Unless you’ve been living under a rock for the last week, you’ll be well aware that we’re knee-deep in another Steam Summer Sale. The now yearly tradition that leaves PC gamers with barely enough loose skin to blink and a trail of empty wallets in its path has once again come to claim your soul. And yet, with two days to go, I’ve only picked up one game.
In years gone, I’d have put this down to my somewhat-not-great-but-also-not-living-in-a-cardboard box-bad financial position, but that’s just is not true. Maybe I’d say there wasn’t anything that interested me, or that I had enough games to play already. Both would be untrue. After thinking it through whilst at work, I came to the conclusion that only one thing could be stopping me. How I value games, specifically PC ones.
Let’s take a brief look at what’s on my Steam wishlist:
As you can see, there’s plenty of games I’ve previously set aside as ‘games I want to play’, and yet 11 days into this thing and I’ve still not pulled the plug on any of them. The reason? I think the PC, and the way in which the PC platform as a whole handles game sales has skewed my sense of value.
You look at something like Quantum Break. A game I was interested in picking up for £40 a few months ago and yet didn’t because….’that’ll go cheap eventually’. Well it’s gone cheap. Super cheap, and yet I’m still unwilling to pull the trigger.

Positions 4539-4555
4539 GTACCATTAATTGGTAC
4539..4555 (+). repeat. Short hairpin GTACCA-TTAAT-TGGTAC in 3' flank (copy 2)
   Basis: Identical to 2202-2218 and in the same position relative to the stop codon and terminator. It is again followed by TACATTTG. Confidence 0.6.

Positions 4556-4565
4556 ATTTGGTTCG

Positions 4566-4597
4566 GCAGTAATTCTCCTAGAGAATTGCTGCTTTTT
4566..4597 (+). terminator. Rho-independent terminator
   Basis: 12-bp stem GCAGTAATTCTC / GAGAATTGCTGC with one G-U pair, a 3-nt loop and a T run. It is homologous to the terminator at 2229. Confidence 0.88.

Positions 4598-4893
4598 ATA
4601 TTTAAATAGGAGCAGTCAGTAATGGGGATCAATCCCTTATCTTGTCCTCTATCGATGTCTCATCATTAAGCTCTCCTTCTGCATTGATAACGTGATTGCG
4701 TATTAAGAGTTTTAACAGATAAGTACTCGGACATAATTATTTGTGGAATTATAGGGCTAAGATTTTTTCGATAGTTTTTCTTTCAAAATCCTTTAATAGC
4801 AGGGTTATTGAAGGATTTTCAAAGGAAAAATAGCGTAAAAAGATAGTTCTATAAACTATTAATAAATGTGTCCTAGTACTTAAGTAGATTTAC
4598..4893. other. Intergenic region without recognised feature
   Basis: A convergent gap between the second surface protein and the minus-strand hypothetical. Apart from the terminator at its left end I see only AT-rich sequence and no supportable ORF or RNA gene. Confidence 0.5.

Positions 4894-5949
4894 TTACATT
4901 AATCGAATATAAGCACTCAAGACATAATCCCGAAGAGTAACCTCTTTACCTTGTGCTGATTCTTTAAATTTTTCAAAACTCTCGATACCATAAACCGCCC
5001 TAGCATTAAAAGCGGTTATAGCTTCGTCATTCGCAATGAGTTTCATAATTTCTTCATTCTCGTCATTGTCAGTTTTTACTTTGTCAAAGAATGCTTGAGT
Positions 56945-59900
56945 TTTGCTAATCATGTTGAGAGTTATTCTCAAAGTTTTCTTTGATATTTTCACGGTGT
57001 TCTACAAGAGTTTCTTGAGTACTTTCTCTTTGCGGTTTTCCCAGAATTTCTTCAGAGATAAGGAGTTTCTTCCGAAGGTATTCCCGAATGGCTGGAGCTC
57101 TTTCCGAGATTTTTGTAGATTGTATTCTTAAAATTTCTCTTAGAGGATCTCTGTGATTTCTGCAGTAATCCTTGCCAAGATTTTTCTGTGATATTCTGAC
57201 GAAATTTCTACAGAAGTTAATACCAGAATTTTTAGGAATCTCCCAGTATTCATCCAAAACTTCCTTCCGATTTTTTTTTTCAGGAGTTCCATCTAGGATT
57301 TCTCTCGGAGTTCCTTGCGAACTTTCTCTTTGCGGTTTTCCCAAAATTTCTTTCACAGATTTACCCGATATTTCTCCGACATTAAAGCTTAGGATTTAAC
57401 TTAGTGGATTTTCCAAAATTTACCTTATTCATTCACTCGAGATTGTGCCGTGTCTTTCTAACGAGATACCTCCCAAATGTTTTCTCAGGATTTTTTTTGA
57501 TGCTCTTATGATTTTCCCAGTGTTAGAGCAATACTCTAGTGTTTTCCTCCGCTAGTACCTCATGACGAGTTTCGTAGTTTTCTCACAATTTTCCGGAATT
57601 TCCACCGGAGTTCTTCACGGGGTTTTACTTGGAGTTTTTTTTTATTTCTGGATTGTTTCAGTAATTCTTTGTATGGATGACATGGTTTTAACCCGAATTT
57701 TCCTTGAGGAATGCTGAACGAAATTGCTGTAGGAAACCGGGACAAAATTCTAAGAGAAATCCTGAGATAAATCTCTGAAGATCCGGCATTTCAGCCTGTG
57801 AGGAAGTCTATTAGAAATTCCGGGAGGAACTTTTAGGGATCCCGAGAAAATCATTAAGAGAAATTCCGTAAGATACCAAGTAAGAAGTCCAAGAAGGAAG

What ruins me is this. In my head, I know it’s only going to get cheaper. Indefinitely. A game that costs £45 at launch will inevitably drop to £30 and then £15, and then £9 and then after 3 years, it’ll hit the £4 mark. Now obviously the game is worth an awful lot more than the £4 I’ll likely pay for it, but as a consumer, I’m constantly looking for the best deal.
I think the Steam sales of past years have ruined me. With their insane reductions on top of already impressive reductions and their ability to make me spend money on games I probably don’t plan on playing, they’ve turned me into this horrible shell of a human who’s either too cheap to buy games without waiting for them to hit rock bottom prices, or one that can’t appreciate the hard work and dedication that goes into making these games.
Does this make me a bad consumer? Does it make me a bad gamer? Should I even care?